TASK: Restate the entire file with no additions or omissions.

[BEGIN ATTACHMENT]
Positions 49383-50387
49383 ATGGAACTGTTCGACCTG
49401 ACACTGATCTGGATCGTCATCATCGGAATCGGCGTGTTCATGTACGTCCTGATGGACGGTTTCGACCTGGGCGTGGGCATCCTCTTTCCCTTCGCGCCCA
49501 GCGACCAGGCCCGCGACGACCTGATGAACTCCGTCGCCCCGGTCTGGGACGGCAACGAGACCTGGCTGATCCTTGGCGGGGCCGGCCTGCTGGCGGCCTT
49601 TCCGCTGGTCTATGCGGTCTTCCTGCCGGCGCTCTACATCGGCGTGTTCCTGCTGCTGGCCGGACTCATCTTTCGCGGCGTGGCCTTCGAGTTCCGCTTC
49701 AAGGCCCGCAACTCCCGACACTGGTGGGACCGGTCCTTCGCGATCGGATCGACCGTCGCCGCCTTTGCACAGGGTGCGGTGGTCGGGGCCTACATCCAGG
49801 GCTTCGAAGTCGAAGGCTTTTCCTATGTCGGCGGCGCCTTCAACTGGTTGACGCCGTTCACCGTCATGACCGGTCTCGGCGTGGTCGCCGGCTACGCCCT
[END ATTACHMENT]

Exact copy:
Positions 49383-50387
49383 ATGGAACTGTTCGACCTG
49401 ACACTGATCTGGATCGTCATCATCGGAATCGGCGTGTTCATGTACGTCCTGATGGACGGTTTCGACCTGGGCGTGGGCATCCTCTTTCCCTTCGCGCCCA
49501 GCGACCAGGCCCGCGACGACCTGATGAACTCCGTCGCCCCGGTCTGGGACGGCAACGAGACCTGGCTGATCCTTGGCGGGGCCGGCCTGCTGGCGGCCTT
49601 TCCGCTGGTCTATGCGGTCTTCCTGCCGGCGCTCTACATCGGCGTGTTCCTGCTGCTGGCCGGACTCATCTTTCGCGGCGTGGCCTTCGAGTTCCGCTTC
49701 AAGGCCCGCAACTCCCGACACTGGTGGGACCGGTCCTTCGCGATCGGATCGACCGTCGCCGCCTTTGCACAGGGTGCGGTGGTCGGGGCCTACATCCAGG
49801 GCTTCGAAGTCGAAGGCTTTTCCTATGTCGGCGGCGCCTTCAACTGGTTGACGCCGTTCACCGTCATGACCGGTCTCGGCGTGGTCGCCGGCTACGCCCT